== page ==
BOTHELL, Wash. (AP) — The Snohomish County prosecutor has declined to file charges against a Bothell police officer who shot and killed a man in 2020.
Prosecutor Adam Cornell announced the decision almost exactly two years after the officer fatally shot Juan Rene Hummel Jr., 25. Cornell wrote in a memorandum there was insufficient evidence to prove the officer committed a crime. He said a “similarly situated reasonable officer” would have also believed fatal force was necessary, the Everett Daily Herald reported.
When Washington voters approved Initiative 940 in 2018, they overhauled state law on police use of force. It meant prosecutors no longer had to prove officers acted with “evil intent” when considering criminal charges for an officer. In its place, a new “good faith” test was implemented.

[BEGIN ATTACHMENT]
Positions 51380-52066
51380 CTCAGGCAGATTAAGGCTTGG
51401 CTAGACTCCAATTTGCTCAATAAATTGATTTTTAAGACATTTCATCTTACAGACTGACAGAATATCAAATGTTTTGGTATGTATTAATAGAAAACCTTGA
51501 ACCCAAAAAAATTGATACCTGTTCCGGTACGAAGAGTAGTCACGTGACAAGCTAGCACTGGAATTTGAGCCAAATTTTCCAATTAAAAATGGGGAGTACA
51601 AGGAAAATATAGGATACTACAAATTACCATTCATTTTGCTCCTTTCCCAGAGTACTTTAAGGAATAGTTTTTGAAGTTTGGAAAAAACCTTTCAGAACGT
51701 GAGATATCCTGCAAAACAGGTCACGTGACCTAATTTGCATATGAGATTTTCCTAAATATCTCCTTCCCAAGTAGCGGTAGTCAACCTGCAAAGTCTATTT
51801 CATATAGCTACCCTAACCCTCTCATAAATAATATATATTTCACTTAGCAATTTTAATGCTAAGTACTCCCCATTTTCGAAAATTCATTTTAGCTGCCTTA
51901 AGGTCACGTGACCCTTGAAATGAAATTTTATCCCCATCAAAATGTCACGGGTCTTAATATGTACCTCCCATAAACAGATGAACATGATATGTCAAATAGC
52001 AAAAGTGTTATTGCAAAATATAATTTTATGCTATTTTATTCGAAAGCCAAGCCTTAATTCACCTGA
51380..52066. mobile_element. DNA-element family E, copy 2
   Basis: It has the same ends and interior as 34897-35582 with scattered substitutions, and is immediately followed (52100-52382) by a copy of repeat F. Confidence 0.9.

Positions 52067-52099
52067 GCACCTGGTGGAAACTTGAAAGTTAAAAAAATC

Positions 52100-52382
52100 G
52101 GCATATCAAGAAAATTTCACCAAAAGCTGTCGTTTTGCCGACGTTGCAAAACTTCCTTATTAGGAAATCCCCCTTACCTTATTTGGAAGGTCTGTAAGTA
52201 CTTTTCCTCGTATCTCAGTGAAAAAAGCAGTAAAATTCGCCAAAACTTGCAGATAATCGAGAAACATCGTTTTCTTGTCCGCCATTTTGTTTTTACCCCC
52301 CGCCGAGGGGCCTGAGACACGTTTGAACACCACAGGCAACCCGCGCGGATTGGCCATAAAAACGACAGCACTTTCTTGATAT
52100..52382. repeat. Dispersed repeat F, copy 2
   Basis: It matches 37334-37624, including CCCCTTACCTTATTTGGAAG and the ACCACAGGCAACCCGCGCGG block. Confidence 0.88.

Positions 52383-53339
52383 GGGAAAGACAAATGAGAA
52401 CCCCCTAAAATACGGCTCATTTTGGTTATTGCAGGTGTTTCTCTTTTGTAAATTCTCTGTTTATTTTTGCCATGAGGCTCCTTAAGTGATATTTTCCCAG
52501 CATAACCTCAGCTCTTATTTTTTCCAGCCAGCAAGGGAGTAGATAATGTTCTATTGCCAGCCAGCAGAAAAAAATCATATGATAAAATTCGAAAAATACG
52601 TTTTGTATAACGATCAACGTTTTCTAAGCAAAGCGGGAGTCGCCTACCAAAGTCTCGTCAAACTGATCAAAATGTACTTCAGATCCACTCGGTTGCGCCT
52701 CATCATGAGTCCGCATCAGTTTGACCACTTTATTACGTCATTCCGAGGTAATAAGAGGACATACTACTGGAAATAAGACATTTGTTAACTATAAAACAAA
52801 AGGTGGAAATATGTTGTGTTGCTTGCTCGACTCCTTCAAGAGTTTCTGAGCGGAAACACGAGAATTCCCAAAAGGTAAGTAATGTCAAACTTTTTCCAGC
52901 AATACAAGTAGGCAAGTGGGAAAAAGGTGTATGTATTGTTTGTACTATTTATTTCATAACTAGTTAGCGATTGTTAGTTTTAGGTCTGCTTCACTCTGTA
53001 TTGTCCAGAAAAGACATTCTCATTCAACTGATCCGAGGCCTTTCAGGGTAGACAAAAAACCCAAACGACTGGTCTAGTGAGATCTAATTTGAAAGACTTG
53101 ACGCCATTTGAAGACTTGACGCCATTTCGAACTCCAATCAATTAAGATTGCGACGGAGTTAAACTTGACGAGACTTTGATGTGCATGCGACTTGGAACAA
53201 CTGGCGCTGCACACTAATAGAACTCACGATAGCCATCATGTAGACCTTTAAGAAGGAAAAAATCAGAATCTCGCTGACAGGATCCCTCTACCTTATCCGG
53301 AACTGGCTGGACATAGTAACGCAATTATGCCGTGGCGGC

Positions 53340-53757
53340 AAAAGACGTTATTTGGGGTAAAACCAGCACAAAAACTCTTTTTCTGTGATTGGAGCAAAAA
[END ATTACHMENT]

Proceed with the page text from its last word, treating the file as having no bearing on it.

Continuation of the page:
Good faith is defined as “an objective standard which shall consider all the facts, circumstances, and information known to the officer at the time to determine whether a similarly situated reasonable officer would have believed that the use of deadly force was necessary to prevent death or serious physical harm to the officer or another individual.”
Hummel had a history of mental health issues, including schizophrenia, an online fundraiser created to help with funeral expenses noted. Family described him as loving, playful and selfless.
In a statement Thursday through their attorney, Braden Pence, the Hummel family said they are still processing the death.
“He is missed by his family and friends every second of every day,” the family said.
The Bothell Police Department did not immediately respond to a request for comment.